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St Mary Cathedral
St Mary Cathedral
Official seal of Karaganda
Karaganda is located in Kazakhstan
Location in Kazakhstan
Coordinates: 49°48′10″N 73°06′20″E / 49.80278°N 73.10556°E / 49.80278; 73.10556Coordinates: 49°48′10″N 73°06′20″E / 49.80278°N 73.10556°E / 49.80278; 73.10556
RegionQaraghandy Region
 • Akim (mayor)Meiram Kozhukhov[1]
 • Total497.8 km2 (192.2 sq mi)
546 m (1,791 ft)
 • Total497,777
 • Density1,000/km2 (2,600/sq mi)
Time zoneUTC+6 (ALMT)
Postal code
100000 - 100030
Area code+7 7212
Vehicle registrationM and 09 (region)

Karaganda or Qaraghandy (Kazakh: Қарағанды/Qarağandy, pronounced [qɑɾɑˈʁɑndə] (listen); Russian: Караганда, pronounced [kərəɡɐnˈda]) is the capital of Karaganda Region in the Republic of Kazakhstan. It is the fifth most populous city in Kazakhstan, behind Almaty (Alma-Ata), Astana and Shymkent. Population: 497,777 (2020 Estimate);[3] 459,778 (2009 Census results);[4] 436,864 (1999 Census results).[4] Karaganda is approximately 230 km south-east of Kazakhstan's capital Astana.

In the 1940s up to 70% of the city's inhabitants were ethnic Germans.[citation needed] Most of the ethnic Germans were Soviet Volga Germans who were collectively deported to Siberia and Kazakhstan on Stalin's order when Hitler invaded Soviet-annexed eastern Poland and the Soviet Union proper in 1941. Until the 1950s, many of these deportees were interned in labor camps, often simply because they were of German descent. The population of Karaganda fell by 14% from 1989 to 1999 following the dissolution of the Soviet Union; it was once Kazakhstan's second-largest city after Almaty. Over 100,000 people have since emigrated to Germany. There is also a concentration of ethnic Poles in the city.

It is Kazakhstan's most polluted city.[5]


The name "Karaganda" is derived from "caragana" bushes (Caragana arborescens, Caragana frutex), which are abundant in the area.[citation needed]


Old Town[edit]

Saint Joseph Cathedral

Modern-day Karaganda dates back to 1833, when local shepherd Appak Baizhanov [ru] allegedly found coal on the site of the city, prompting a coal mining boom.[6] By the late 19th century, the local mines had attracted workers from nearby villages, Russian merchants, and entrepreneurs from France and England.[6] After this initial boom, the mines were abandoned, but is often still labeled on city maps as the "Old Town", but almost nothing remains on that site.[citation needed]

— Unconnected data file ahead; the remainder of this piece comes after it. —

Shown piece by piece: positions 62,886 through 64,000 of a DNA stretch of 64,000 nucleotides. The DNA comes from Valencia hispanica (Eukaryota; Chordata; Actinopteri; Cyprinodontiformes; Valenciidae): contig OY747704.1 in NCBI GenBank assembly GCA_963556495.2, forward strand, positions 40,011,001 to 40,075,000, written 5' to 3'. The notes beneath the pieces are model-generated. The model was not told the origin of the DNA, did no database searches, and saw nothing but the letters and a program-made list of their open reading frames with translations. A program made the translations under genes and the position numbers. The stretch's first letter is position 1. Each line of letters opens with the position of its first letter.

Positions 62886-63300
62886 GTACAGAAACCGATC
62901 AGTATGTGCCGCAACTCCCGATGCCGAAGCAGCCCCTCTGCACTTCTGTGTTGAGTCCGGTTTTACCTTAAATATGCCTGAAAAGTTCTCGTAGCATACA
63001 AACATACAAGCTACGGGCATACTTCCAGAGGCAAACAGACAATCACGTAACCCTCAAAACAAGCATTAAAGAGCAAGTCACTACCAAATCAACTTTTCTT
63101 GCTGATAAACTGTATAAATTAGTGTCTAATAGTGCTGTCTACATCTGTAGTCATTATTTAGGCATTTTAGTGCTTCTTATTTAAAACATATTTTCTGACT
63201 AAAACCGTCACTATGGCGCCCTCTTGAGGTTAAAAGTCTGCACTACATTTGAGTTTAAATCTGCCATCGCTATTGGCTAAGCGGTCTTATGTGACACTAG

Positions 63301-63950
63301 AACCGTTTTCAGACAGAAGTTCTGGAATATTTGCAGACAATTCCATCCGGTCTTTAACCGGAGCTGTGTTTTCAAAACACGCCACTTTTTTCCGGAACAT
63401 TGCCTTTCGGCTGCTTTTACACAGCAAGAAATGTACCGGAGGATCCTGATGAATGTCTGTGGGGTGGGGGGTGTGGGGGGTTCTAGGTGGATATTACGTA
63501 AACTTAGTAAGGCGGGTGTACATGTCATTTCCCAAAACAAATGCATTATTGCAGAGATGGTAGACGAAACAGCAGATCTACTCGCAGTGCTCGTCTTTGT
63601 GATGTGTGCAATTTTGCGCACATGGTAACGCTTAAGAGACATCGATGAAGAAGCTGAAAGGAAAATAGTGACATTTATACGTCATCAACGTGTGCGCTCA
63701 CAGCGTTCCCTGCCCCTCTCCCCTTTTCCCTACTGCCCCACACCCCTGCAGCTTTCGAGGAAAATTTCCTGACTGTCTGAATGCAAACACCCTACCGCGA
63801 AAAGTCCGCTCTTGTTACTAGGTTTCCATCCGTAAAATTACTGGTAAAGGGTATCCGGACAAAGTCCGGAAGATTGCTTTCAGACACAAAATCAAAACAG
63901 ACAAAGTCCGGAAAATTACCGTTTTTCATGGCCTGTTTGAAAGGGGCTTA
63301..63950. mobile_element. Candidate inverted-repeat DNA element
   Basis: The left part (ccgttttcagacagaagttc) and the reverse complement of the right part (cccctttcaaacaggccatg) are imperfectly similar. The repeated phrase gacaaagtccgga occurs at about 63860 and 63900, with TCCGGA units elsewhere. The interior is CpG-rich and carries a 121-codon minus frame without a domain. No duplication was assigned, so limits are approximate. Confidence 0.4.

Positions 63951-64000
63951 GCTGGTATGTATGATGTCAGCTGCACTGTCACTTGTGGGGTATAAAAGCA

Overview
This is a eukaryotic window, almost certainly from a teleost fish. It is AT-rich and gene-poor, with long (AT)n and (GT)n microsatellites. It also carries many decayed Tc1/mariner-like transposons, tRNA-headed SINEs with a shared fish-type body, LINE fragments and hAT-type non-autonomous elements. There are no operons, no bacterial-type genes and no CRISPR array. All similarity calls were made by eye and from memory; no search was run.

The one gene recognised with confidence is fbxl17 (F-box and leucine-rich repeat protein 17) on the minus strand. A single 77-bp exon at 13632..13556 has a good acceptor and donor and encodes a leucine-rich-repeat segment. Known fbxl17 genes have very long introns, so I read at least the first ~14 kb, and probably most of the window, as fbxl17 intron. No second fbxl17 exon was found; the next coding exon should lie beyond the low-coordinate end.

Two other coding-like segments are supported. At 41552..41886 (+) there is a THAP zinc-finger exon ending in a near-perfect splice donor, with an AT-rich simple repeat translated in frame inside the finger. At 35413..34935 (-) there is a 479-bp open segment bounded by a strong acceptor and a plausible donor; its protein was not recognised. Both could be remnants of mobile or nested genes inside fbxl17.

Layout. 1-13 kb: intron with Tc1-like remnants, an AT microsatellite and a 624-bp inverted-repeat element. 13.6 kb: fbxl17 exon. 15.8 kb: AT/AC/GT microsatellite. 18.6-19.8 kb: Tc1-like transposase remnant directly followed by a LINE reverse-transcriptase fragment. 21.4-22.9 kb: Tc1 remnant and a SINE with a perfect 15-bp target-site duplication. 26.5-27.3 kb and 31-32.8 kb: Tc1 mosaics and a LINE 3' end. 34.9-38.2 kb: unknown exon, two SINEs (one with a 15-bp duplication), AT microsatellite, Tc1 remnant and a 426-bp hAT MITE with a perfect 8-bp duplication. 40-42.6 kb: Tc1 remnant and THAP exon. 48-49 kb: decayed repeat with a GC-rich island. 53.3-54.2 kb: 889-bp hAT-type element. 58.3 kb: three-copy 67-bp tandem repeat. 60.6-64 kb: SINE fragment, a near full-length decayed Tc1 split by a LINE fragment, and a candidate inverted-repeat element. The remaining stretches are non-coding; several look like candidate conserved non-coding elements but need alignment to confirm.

20th century[edit]


Coal mining in the area resumed in 1930, and temporary structures were built for miners and their families.[6] The new area for the city was to the south of the initial mines.[citation needed] In 1931, Karaganda was incorporated as a village, and in 1934, was declared a city.[6] Lead by planner Alexander Ivanovich Kuznetsov, masters plans for Karaganda were laid out from 1934 until 1938.[6]

During the late 1930s, the Karlag Prison was built.[6] During the Stalinist purges, peoples from many different nationalities, including Germans, Karachais, Kalmyks, Chechens, Ingush, Greeks, and Crimean Tatars were sent to Karlag.[6]

Robert F. Kennedy (later US Attorney General and US Senator), alongside US Supreme Court Justice William O. Douglas, visited "five Soviet Central Asian Republics": Turkmenistan, Uzbekistan, Tadzhikistan, Kirghizia, and Kazakhstan. While on the six week trip (e.g., Bukhara, 300 to 1 mosque after Soviet rule),[clarification needed] his biographers reported that their delegation was not allowed to visit the city of Karaganda which was one of the sites of the most notorious labor camps within the confines of the Soviet Union. The delegation was diverted to Siberia after four denials of visas.[7]

EMP incident[edit]

Nurken Abdirov Street at the corner of Gogol Street.

Karaganda suffered the most severe electromagnetic pulse effects ever observed when its electrical power plant was set on fire by currents induced in a 1,000 km (620 mi) long shallow buried power cable by Soviet Test ‘184’ on 22 October 1962. The test was part of the Soviet Project K nuclear tests (ABM System A proof tests), and consisted of a 300-kiloton high-altitude nuclear explosion at an altitude of 290 km (180 mi) over Zhezkazgan.